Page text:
SACRAMENTO — Gov. Arnold Schwarzenegger was not inspecting the orange crop when he slipped out of the state for a quick trip to Florida, and he wasn't eyeing a new set of wheels when he visited with car dealers.
Nor was he parched when he bellied up to liquor dealers in Lake Tahoe, or craving a burger when he chatted with Jack-in-the-Box owners. Rather, he was gobbling up campaign money at each stop.
As legislators were approving more than 1,000 bills in August, Schwarzenegger was crossing the state, and the country, soliciting campaign cash. Now, as he decides whether to sign those bills into law or nix them with a veto, he will be cashing checks from scores of contributors whose interests intersect with legislation.
Schwarzenegger is vastly out-raising his Democratic challenger, state Treasurer Phil Angelides. He has taken $26.4 million into his reelection account so far this year, compared with Angelides' $13.4 million, according to records filed with the Secretary of State's office.
For The Record
Los Angeles Times Wednesday September 13, 2006 Home Edition Main News Part A Page 2 National Desk 1 inches; 38 words Type of Material: Correction
Governor's fundraising: An article in Monday's Section A about Gov. Arnold Schwarzenegger's fundraising described a pending bill, SB 1640, as a measure to increase monitoring of contaminants in groundwater. In fact, it would increase monitoring of groundwater supply.
Last week alone, the Republican governor held five fundraisers, including two on Friday in the Central Valley, two in Los Angeles and one in suburban Sacramento. He has scheduled at least 22 such events this month.
"This is exactly the kind of practice he said he was going to Sacramento to end," said Angelides consultant Bill Carrick.
As a candidate in the 2003 recall campaign, Schwarzenegger called for fundraising blackout periods covering times when weighty decisions were being made. The proposal was a swipe at then-Gov. Gray Davis -- the man Schwarzenegger ousted -- who used the months when he was signing bills as prime fundraising season.
Schwarzenegger never followed through on his own idea.
Former Gov. George Deukmejian, a Republican and a Schwarzenegger backer who chastised Davis for raising money during bill signings, similarly criticized the current governor in an interview last week.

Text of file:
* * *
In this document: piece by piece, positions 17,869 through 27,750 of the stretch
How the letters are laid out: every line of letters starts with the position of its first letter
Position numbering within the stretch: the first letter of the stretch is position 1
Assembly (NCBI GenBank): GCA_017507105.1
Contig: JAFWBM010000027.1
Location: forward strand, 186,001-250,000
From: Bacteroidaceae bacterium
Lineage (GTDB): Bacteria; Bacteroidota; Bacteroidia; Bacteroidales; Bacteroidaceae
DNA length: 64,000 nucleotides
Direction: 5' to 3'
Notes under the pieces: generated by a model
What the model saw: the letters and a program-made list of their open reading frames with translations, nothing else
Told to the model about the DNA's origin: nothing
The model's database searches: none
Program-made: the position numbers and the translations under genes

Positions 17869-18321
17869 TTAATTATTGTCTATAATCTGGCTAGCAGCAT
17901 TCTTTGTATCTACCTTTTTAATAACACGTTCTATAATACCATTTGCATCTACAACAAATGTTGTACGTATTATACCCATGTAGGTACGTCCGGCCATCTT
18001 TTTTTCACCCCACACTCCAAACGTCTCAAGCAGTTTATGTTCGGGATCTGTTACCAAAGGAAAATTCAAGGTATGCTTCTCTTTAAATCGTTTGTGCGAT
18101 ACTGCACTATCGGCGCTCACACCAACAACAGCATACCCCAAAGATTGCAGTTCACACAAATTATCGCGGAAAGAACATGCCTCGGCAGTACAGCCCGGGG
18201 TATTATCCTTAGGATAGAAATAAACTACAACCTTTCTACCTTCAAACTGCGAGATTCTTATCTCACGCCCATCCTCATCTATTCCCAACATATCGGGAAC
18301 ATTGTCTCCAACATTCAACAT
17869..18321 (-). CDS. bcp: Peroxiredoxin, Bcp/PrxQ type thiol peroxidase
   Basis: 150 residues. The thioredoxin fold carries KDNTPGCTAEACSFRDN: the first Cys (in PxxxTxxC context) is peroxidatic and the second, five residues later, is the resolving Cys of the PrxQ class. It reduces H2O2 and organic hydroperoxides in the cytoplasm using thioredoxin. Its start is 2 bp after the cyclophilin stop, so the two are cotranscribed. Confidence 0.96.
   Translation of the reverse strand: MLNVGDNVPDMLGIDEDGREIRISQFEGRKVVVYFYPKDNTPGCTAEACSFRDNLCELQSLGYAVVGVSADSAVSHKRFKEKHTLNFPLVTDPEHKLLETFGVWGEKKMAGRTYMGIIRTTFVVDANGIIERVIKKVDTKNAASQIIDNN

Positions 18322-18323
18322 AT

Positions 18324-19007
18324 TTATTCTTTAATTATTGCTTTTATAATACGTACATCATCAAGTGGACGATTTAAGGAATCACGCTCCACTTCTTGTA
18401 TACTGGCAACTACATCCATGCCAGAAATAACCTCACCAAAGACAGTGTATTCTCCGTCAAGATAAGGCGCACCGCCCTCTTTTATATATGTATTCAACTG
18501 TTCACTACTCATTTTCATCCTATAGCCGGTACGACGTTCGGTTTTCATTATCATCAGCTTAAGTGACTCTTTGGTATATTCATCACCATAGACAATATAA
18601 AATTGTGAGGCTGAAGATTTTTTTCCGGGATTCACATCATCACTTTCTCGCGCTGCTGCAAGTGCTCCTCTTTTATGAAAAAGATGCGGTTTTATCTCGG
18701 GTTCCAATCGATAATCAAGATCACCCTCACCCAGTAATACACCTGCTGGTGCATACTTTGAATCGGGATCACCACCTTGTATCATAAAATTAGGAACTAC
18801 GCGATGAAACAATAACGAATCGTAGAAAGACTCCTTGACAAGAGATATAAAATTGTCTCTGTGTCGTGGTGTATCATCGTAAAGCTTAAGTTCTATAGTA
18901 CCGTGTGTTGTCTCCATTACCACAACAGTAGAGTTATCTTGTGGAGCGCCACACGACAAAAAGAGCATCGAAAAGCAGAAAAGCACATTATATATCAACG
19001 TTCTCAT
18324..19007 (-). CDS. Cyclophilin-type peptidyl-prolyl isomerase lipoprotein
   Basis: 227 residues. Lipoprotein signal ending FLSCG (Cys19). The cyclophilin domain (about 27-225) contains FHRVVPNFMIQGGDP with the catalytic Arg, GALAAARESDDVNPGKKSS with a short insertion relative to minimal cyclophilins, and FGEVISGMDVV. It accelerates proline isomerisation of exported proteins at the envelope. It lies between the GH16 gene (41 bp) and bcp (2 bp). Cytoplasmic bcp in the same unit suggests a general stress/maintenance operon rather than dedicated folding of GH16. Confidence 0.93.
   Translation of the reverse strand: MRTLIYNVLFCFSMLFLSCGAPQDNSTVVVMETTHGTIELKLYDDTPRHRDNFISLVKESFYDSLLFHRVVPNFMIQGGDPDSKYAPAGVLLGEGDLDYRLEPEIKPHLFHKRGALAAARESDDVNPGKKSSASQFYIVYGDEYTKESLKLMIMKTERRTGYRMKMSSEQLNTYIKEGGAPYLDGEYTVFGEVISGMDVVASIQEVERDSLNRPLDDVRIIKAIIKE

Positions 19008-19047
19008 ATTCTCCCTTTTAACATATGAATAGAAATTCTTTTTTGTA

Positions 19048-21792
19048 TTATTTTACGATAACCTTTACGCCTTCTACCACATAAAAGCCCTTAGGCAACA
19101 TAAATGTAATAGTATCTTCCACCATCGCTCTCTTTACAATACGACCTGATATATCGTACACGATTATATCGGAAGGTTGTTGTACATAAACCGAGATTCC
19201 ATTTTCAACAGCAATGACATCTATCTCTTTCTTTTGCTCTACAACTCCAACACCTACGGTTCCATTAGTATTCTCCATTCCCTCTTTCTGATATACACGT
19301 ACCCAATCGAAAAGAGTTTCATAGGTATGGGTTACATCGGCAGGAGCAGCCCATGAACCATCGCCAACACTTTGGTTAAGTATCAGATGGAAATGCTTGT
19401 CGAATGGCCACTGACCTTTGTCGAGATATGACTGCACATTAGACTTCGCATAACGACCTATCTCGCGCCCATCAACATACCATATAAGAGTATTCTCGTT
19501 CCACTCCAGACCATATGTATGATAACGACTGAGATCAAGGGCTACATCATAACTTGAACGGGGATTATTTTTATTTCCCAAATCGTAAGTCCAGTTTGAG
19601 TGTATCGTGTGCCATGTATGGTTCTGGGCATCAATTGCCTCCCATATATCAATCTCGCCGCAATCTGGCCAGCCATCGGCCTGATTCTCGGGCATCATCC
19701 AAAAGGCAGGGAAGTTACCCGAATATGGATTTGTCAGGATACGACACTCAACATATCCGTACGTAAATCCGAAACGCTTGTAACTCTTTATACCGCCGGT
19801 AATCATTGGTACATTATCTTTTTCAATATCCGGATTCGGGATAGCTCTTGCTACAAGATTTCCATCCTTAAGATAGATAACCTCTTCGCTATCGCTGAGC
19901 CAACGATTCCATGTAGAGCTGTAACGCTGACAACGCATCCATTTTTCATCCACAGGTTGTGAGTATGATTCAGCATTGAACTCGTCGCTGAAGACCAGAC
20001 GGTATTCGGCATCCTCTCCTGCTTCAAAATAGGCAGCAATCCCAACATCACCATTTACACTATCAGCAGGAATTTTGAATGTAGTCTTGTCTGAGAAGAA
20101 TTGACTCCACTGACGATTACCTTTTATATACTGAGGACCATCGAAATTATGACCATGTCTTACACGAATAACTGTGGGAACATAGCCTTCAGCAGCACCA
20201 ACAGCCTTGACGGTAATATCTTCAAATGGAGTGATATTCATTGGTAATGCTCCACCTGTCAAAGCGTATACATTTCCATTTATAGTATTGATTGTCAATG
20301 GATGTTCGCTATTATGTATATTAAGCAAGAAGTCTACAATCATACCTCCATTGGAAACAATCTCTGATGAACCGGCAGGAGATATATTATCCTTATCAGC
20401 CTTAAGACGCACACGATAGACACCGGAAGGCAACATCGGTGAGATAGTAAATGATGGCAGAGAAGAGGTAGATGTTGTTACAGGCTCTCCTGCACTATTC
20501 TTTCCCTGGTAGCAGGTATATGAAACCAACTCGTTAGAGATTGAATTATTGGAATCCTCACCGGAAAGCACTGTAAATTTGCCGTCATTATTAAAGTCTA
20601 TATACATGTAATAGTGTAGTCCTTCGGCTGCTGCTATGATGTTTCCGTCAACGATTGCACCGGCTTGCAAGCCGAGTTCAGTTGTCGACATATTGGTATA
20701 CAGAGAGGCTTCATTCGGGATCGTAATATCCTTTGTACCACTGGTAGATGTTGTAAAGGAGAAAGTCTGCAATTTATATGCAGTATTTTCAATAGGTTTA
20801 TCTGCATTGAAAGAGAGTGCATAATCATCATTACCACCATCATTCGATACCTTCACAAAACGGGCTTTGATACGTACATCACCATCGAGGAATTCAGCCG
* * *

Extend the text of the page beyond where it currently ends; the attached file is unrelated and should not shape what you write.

"Personally, I think that should be avoided because it a very sensitive time," Deukmejian said. "It is the appearance. I'm sure he wouldn't do anything in exchange for a contribution. But it does give that appearance. That should be avoided."
Schwarzenegger campaign spokesman Matt David said the governor is not influenced by the money he raises. "The governor makes decisions based on what is in the best interest of Californians," David said.
In his quest to be reelected, Schwarzenegger is raising money from all manner of businesses: restaurants, insurance companies, banks, financial services providers, construction and real estate interests, farmers, energy producers and car dealers. All have business before the state.
New-car dealers have given Schwarzenegger almost $1 million this year, nearly $80,000 of it in August. Angelides has received less than $11,000 from donors who identify themselves as car dealers.
The car sales industry has taken positions on numerous bills awaiting the governor's action. One measure, by Assemblyman Joe Nation (D-San Rafael), would require that half of all cars sold in California by 2020 be fueled by alternative sources.
Peter Welch, president of the California Motor Car Dealers Assn., said he feared the bill would limit showroom selection and hike costs. But he also said no single action by the governor would turn car dealers against him; they support Schwarzenegger because of his generally pro-business attitude, including opposition to taxes and support for freeway construction.
For the dealers, Welch said, the choice between the two candidates "is night and day. The choice is very stark."
Agriculture is another sector that gives heavily to Schwarzenegger -- more than $1 million this year -- and little to Angelides. The California Farm Bureau co-hosted a fundraiser for Schwarzenegger on Friday in Modesto.
Several bills pending before the governor would affect farmers. The Farm Bureau opposes SB 1640 by Sen. Sheila Kuehl (D-Santa Monica), that would increase monitoring of contaminants in groundwater. Another, SB 815 by Senate President Pro Tem Don Perata (D-Oakland), could lead to higher workers' compensation charges for employers, farmers say.
George Gomes, the California Farm Bureau's administrator, said he doubts any single donation sways a governor. He noted that Schwarzenegger has championed issues dear to farmers, such as increasing water supplies for the state. And like the car dealers, farmers are alarmed by Angelides' talk of tax hikes.
"That is a clear signal about how little he cares about farmers," Gomes said, in a reference to the Democrat. "Agriculture is more conservative and has supported the more conservative candidates."
For his part, Angelides depleted his campaign account in his successful primary run against state Controller Steve Westly, which cost $28 million. Westly, a wealthy former EBay executive, spent $43 million on his losing effort.